How to Support a Friend Going Through IVF (egg donation)?

Those of you who are mothers or who conceived easily the natural way, may or may not have met a person openly struggling with infertility. As an IVF survivor (I tried for my daughter for 4 years and went through 2 IVFs), I know that not all infertile couples are open about their experiences but there are many who seek support from friends and family. But when a friend of yours or a family member eventually pours their heart out, you may suddenly find yourself feeling inadequate and having no idea what to say. How do you comfort a friend who has opened up to you about their fertility journey?

Photo by Ashton Bingham on Unsplash

Fertility treatments are not an easy topic to discuss. Try putting yourself in the other person’s shoes and imagine their emotions and state of mind. If it is hard, simply confess that you are not sure what to say and do not know what it feels like. Ask them how you can help and to tell you what it feels like to struggle with infertility diagnosis, undergo hormone stimulation, choose and rely on an egg donor or to wait those dreaded 2 weeks for the results of the test. Most likely your friend will be happy to share the details if you are only willing to listen.  

Then educate yourself a bit on IVF (egg donation), in vitro procedures, egg bank options, success rates of IVF, etc. to get a general idea what is involved in the process and what the chances are. You do not have to become a fertility expert out of the blue, but at least you will have an understanding how “babies are made in the lab”. However, bear in mind that probably your friend will not want any advice. Still the knowledge of how IVF works will definitely help you imagine how much it can cost you emotionally and financially if YOU had to undergo IVF treatment.

Your friend has probably already researched the topic on the internet, spoken to fertility consultants from Fertility Network (UK) or and been to several clinic appointments. It is okay to just ask what options doctors have recommended for them and support them in any decision they make.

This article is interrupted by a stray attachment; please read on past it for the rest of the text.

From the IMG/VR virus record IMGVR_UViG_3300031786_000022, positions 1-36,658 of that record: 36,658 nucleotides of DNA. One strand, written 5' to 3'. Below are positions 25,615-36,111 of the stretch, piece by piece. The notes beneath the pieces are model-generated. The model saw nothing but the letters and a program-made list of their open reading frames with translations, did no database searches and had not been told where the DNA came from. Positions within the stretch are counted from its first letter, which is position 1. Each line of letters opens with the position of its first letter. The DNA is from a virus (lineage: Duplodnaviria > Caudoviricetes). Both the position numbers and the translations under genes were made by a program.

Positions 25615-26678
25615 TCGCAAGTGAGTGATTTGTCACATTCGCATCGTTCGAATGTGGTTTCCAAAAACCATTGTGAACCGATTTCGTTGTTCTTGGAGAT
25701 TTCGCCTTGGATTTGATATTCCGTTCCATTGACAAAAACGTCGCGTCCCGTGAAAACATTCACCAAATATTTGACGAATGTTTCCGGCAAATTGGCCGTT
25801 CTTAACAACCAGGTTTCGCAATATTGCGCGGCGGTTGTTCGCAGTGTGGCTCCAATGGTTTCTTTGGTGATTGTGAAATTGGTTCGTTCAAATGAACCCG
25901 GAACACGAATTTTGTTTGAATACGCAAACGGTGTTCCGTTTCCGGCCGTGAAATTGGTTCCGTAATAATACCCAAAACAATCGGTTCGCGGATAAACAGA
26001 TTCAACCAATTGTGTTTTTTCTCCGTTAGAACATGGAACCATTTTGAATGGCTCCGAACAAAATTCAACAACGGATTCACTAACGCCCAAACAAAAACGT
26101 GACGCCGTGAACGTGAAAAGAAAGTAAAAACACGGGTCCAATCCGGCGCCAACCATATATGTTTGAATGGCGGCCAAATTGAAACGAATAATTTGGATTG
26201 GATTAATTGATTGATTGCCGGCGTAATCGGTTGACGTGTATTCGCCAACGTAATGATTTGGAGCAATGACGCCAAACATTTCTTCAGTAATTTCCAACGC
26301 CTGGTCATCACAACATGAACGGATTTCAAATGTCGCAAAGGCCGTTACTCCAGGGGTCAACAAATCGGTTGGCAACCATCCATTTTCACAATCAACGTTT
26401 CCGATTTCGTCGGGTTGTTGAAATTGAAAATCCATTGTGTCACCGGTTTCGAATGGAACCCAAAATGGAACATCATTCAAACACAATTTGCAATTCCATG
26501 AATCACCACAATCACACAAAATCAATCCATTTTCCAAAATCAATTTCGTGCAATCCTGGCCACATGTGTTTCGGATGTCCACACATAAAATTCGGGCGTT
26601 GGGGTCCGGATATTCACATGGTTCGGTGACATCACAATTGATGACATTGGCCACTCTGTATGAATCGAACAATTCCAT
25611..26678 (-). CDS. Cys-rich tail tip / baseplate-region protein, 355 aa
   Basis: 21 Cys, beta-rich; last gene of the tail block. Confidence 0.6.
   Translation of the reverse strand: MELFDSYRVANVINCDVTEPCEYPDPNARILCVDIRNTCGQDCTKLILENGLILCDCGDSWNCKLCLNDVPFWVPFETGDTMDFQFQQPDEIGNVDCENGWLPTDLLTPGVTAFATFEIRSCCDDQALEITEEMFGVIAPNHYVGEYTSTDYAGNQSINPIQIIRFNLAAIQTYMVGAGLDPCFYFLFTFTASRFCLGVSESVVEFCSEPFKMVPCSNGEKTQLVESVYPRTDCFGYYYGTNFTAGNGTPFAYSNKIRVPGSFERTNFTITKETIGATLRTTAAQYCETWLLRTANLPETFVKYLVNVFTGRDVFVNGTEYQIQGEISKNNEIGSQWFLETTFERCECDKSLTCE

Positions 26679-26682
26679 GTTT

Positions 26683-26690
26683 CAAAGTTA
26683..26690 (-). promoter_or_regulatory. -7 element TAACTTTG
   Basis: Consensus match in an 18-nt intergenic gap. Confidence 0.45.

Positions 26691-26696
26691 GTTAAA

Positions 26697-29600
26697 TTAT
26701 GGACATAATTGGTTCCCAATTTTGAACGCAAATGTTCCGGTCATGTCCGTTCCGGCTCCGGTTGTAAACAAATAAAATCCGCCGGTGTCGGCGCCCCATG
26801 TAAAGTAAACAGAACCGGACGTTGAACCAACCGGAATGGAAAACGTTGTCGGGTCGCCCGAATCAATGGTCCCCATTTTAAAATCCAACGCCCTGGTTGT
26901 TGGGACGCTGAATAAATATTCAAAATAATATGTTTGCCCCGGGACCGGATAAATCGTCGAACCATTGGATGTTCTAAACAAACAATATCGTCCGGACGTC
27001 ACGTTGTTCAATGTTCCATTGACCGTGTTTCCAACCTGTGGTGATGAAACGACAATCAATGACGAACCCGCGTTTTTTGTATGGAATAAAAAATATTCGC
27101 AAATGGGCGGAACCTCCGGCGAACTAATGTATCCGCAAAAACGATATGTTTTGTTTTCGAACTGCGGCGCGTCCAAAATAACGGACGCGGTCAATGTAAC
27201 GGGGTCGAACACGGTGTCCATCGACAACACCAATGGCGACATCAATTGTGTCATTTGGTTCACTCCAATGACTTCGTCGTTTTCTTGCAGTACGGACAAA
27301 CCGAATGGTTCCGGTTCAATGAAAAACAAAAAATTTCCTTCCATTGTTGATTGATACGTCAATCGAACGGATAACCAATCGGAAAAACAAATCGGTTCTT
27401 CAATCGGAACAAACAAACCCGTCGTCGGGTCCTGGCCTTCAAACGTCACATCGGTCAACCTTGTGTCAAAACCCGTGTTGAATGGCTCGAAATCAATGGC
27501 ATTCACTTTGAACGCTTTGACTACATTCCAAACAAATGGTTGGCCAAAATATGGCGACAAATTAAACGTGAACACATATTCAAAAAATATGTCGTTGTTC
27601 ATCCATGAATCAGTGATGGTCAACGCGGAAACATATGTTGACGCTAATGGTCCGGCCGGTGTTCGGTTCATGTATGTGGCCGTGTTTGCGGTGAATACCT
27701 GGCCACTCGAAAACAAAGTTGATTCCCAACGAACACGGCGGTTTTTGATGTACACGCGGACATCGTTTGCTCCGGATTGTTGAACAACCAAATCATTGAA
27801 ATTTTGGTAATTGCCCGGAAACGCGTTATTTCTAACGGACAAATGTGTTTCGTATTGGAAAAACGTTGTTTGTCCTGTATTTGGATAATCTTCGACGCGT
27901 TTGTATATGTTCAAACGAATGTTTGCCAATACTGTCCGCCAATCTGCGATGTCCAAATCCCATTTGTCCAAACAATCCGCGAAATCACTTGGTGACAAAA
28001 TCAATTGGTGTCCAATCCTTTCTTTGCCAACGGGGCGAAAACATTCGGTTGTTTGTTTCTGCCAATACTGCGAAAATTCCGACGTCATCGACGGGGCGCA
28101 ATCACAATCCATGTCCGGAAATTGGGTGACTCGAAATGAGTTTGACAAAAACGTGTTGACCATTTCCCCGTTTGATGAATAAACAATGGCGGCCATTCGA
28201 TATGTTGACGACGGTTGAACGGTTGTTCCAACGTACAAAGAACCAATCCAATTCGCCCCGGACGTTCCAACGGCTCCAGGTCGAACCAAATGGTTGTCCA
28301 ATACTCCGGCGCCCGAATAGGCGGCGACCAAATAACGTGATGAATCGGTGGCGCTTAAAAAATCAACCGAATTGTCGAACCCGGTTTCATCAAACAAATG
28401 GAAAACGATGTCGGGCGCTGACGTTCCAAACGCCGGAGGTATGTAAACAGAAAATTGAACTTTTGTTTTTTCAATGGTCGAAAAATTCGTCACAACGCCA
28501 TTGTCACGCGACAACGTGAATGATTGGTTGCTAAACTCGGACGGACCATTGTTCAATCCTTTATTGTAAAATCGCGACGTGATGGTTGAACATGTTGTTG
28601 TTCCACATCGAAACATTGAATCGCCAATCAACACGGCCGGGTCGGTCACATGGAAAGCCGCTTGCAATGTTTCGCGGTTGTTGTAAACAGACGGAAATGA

Be there for your friend. Be the person who just listens. Eat a whole tub of ice-cream with them, cry if you feel like it, be angry, grieve and agree with them that life is unfair at times. Talking about emotions and infertility may not be very “British”. However, this is one of the things we can do to break the shame and taboo associated with IVF or miscarriage.

If you have children, be very careful about complaining about being exhausted and sleeping too little. You may need support too, but perhaps your infertile friend is not the best person to turn to. Be considerate. Also do not try to find the reasons why infertility happens. It is just the way things are.

We should not ignore this topic and talk more about IVF (egg donation). It is a treatment like any other medical treatment, however, the inability to conceive, both for men and women, may greatly challenge your identity as a man or a woman. That is why support is so important. Remember – be a friendly shoulder to cry on for your friend’s fertility journey.  

This is a collaborative post.

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